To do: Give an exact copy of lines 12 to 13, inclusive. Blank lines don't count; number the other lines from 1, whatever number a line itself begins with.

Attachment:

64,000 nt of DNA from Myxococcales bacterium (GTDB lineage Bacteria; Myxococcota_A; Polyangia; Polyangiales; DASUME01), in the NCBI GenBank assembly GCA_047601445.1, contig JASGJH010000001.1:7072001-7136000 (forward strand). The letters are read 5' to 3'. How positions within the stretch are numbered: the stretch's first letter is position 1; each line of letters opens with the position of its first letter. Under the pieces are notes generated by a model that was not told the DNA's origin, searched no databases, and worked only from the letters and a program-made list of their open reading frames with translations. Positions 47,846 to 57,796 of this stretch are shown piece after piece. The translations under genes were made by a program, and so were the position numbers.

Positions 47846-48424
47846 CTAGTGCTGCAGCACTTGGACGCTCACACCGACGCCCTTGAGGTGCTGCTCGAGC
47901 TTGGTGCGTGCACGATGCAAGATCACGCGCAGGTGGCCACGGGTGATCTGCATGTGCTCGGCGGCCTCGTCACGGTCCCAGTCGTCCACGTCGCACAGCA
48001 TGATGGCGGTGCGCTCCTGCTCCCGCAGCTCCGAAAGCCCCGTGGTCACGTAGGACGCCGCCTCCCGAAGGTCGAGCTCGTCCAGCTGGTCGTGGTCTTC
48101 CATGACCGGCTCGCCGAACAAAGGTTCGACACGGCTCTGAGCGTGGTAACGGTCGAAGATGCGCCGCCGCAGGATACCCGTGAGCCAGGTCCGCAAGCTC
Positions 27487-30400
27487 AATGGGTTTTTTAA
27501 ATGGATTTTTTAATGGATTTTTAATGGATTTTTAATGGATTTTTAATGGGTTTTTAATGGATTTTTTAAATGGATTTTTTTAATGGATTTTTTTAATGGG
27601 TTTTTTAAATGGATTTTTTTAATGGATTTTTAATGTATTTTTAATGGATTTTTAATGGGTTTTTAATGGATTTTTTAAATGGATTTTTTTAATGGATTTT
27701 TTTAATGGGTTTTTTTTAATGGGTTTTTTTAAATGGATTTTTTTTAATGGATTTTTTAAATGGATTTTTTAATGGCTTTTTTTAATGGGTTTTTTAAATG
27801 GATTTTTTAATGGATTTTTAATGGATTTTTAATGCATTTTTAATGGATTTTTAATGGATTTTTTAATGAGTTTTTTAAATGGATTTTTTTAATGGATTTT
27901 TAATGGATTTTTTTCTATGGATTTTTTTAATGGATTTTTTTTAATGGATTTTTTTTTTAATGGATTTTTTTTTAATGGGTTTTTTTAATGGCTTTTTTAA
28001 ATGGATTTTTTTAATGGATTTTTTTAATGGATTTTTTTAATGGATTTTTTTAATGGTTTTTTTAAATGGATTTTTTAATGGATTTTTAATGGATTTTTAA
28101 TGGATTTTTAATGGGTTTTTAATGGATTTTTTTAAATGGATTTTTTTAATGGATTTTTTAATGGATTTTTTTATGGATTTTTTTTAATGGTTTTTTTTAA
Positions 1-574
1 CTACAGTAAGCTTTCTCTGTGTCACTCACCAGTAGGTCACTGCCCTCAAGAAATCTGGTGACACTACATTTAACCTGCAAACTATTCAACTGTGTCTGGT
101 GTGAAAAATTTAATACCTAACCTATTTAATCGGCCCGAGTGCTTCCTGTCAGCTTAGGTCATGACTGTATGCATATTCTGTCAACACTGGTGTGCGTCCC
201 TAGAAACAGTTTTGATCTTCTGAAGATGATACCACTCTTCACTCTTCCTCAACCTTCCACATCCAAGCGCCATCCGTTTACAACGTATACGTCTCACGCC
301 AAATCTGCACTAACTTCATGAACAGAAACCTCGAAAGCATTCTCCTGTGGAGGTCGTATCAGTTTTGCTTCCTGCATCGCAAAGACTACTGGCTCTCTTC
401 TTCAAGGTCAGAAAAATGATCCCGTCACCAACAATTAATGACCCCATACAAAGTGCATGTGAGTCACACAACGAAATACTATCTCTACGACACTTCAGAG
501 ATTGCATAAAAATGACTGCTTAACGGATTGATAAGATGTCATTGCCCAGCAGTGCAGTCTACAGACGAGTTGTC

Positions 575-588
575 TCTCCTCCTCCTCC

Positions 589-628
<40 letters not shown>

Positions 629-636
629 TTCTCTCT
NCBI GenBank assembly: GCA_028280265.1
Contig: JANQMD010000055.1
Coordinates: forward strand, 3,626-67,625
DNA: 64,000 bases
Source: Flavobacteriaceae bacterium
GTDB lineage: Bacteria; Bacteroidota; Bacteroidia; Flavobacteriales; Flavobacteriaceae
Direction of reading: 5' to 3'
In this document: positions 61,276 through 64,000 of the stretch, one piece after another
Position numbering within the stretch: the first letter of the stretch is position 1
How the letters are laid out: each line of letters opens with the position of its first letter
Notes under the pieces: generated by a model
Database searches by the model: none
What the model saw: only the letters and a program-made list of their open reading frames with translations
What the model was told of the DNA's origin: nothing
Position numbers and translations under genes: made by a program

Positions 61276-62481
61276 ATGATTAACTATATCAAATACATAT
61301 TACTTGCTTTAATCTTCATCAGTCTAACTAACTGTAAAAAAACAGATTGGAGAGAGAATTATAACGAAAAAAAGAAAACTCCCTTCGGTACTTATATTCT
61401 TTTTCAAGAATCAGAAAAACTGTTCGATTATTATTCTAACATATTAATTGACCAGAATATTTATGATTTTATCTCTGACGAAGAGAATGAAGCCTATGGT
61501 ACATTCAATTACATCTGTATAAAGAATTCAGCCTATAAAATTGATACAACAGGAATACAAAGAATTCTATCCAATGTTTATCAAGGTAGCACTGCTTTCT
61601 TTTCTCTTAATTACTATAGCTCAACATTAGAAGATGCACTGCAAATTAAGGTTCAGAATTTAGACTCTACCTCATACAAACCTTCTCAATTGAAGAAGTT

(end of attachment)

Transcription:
27801 GATTTTTTAATGGATTTTTAATGGATTTTTAATGCATTTTTAATGGATTTTTAATGGATTTTTTAATGAGTTTTTTAAATGGATTTTTTTAATGGATTTT
27901 TAATGGATTTTTTTCTATGGATTTTTTTAATGGATTTTTTTTAATGGATTTTTTTTTTAATGGATTTTTTTTTAATGGGTTTTTTTAATGGCTTTTTTAA